Cryptocurrency lawyers have rejected comments made by the head of the US securities regulator, who claimed in a recent interview that all cryptocurrencies except bitcoin (BTC) are securities that fall within his jurisdiction.
In a wide-ranging interview given to New York Magazine on cryptocurrency on February 23, the chairman of the United States Securities and Exchange Commission, Gary Gensler, stated that “everything that is not bitcoin” is the purview of the agency.
He added that other cryptocurrency projects “are securities because there is a pool in the middle and the public is anticipating benefits based on that pool,” which he says is not the case for bitcoin.
Gensler in @NYMag on crypto:
-everything is a security except bitcoin
-every company out there is in violation
-crypto is pointless but blockchain is kinda neat
Hard to argue you’re acting in good faith if admittedly trying to stamp out an entire industry. pic.twitter.com/Ozw8ZJ3ETO
—Alexander Grieve (@AlexanderGrieve) February 26, 2023
Gensler at @NYMag on cryptocurrency:
-everything is a value except bitcoin
-all companies are violating securities laws
-Cryptocurrencies do not make sense, but blockchain is very good.
It’s hard to argue that you’re acting in good faith if you’re trying to take down an entire industry.
Jake Chervinsky, a lawyer and policy officer for the crypto advocacy group Blockchain Association, argued in a February 26 tweet that Gensler’s “opinion is not the law.” despite its supposed dominance of the cryptocurrency sector.
Chair Gensler may have prejudged that every digital asset aside from bitcoin is a security, but his opinion is not the law. The SEC lacks authority to regulate any of them until and unless it proves its case in court. For each asset, every single one, individually, one at a time.
—Jake Chervinsky (@jchervinsky) February 26, 2023
Chairman Gensler may have prejudged that all digital assets aside from bitcoin are securities, but his opinion is not the law. The SEC lacks the authority to regulate any of them until and unless it proves its case in court. For each asset, each one, individually, one by one.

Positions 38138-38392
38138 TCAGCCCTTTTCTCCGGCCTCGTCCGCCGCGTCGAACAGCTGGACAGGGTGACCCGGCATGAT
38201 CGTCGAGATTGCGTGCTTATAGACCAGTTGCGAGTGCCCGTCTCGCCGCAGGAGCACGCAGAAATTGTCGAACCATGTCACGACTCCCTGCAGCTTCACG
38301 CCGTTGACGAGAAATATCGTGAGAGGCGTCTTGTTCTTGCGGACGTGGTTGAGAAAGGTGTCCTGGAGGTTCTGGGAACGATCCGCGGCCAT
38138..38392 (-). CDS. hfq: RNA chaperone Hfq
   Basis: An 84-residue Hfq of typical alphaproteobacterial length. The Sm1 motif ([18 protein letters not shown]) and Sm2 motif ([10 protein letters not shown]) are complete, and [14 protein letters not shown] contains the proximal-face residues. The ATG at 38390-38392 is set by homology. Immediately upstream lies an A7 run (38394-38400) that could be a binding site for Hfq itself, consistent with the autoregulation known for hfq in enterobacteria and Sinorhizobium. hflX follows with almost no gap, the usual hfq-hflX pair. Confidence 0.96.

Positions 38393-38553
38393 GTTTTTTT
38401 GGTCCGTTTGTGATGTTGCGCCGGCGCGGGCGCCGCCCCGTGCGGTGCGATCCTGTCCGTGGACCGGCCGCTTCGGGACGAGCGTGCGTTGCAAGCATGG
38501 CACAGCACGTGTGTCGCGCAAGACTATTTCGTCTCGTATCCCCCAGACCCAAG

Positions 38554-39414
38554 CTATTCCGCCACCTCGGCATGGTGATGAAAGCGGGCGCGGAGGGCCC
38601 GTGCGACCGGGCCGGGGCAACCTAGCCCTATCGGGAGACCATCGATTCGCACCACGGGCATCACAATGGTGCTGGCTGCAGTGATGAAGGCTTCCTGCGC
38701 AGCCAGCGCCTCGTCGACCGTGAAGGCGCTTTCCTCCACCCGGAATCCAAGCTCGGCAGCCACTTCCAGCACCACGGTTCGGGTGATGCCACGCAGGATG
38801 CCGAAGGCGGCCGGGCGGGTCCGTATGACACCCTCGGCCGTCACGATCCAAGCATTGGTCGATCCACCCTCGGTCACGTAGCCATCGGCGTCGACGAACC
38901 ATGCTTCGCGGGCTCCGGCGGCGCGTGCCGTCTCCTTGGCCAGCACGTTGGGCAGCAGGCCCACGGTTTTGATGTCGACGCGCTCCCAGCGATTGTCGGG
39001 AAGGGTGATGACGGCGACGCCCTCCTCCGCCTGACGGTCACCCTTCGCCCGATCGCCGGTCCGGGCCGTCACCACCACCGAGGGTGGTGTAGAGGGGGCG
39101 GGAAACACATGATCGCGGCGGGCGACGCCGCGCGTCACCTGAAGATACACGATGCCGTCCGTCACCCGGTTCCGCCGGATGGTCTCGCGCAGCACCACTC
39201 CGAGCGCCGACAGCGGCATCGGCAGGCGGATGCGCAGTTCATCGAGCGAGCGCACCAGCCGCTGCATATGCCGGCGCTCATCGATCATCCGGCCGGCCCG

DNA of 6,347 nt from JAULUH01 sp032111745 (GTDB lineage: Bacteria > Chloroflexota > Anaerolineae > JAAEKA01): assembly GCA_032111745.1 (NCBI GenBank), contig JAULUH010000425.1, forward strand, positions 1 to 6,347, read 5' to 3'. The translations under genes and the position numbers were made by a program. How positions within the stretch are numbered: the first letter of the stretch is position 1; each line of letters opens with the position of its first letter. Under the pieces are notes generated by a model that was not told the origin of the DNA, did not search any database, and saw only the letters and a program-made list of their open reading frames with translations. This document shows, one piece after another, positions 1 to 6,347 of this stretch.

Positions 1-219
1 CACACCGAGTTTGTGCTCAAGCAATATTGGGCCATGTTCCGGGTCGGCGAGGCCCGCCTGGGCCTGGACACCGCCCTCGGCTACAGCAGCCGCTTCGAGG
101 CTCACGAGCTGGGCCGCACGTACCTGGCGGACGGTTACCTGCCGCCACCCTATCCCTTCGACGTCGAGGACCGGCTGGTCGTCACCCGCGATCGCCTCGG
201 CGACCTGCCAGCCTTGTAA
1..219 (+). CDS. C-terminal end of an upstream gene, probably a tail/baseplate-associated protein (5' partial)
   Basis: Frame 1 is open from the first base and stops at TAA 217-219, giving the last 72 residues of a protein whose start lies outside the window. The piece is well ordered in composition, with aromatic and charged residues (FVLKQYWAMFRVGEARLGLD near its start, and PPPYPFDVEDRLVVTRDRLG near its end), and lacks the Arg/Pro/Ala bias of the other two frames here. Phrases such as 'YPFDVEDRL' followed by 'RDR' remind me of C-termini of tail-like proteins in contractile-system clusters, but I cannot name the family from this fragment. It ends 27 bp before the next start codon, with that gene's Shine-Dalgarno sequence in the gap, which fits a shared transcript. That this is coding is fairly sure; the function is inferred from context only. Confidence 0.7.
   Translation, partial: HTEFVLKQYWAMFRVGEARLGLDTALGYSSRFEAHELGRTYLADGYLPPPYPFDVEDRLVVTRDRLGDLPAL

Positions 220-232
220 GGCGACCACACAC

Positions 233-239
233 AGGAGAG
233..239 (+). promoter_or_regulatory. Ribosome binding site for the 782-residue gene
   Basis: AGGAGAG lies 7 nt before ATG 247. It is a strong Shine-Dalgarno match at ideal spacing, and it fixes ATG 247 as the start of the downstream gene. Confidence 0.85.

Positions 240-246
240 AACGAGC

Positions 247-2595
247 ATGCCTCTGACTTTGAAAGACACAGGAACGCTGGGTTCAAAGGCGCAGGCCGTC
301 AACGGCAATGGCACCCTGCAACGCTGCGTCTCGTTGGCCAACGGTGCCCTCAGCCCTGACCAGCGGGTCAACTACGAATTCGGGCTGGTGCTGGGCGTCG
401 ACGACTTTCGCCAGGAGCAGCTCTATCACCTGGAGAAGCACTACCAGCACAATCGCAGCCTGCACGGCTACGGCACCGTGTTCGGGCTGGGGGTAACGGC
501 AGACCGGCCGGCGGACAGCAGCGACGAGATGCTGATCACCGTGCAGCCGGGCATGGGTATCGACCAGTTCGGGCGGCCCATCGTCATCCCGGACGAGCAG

He added that “until and unless” the SEC “proves its case in court” for its jurisdiction over each individual token “one at a time”, it “lacks the authority to regulate any of them.”
Lawyer Logan Bolinger also weighed in: he tweeted on February 26 “that Gensler’s views on what is or is not a security are not legally dispositive.”which means that it is not the final legal determination.
Friendly reminder that Gensler’s opinions on what is or isn’t a security are not legally dispositive.
In this country, judges – not SEC chairs – ultimately determine what the law means and how it applies.
Doesn’t mean his thoughts are irrelevant. They’re just not device.
— Logan Bolinger (@TheWhyOfFI) February 26, 2023
Friendly reminder that Gensler’s views on what is or is not a security are not legally dispositive. In this country, it is the judges, not the SEC chairmen, who ultimately determine what the law means and how it is applied. That doesn’t mean their opinions are irrelevant. They are simply not determinative.
“Judges – not SEC chairmen – ultimately determine what the law means and how it is applied,” Bolinger added.
Policy officer at the advocacy body Bitcoin Policy Institute, Jason Brett, said Gensler’s comments “should not be celebrated, but feared” and stated that “there are ways to win other than through a regulatory moat.“
The Gary Gensler thing is not good. There are ways to win other than via a regulatory moat. And anytime this is the way, the script can be flipped and before you know it, everyone is crying due process. Gensler’s comments about him in NY Magazine shouldn’t be celebrated, but feared.
— Jason Brett (@RegulatoryJason) February 26, 2023
The Gary Gensler thing is not good. There are ways to win other than through a regulatory moat. And as long as this is the way, the script can be flipped and before you know it, the whole world is crying for due process. Gensler’s comments in NY Magazine should not be celebrated, but feared.
SEC needs 12,305 lawsuits: Delphi Labs adviser
For his part, Gabriel Shapiro, a counsel at investment firm Delphi Labs, outlined in a series of tweets the seemingly impossible enforcement the SEC would have to carry out on the industry to cement its rule.
Shapiro said that More than 12,300 tokens worth about $663 billion are – according to Gensler – unregistered securities that are illegal in the United States and, as Chervinsky mentioned, the agency would have to file a lawsuit against each token creator.
According to Shapiro, The SEC has handled cryptocurrency in two main ways: by fining token creators and requiring the issuer to register, or by fining them and ordering the tokens created to be destroyed and delisted from exchanges.
So far, SEC has handled tokens in mainly 2 ways:
(1) fine + registration requirement–this failed every time so far, with the companies becoming bankrupt
(2) fine + order to destroy all premined tokens and delist tokens from all exchanges
both ways, tokens go to $0
— _gabrielShapir0 (@lex_node) February 26, 2023
Until now, the SEC has dealt with tokens primarily in two ways:
(1) fine + registration obligation, which until now has always failed and led companies to bankruptcy.
(2) fine + order to destroy all pre-mined tokens and delist tokens from all exchanges.
in both cases, the tokens go to 0
“SEC registration is not only too expensive for most token creators: there is also no clear path to token registration,” Shapiro said, and I add:
“What is the plan here? Since registration is not feasible, it can only be that everyone pays huge fines, stops working on the protocols, destroys all development premins, and removes [los tokens] of the negotiation. That would mean 12,305 lawsuits.”
“What’s the plan? We’re all wondering, and billions of [dólares] Americans are at risk.”
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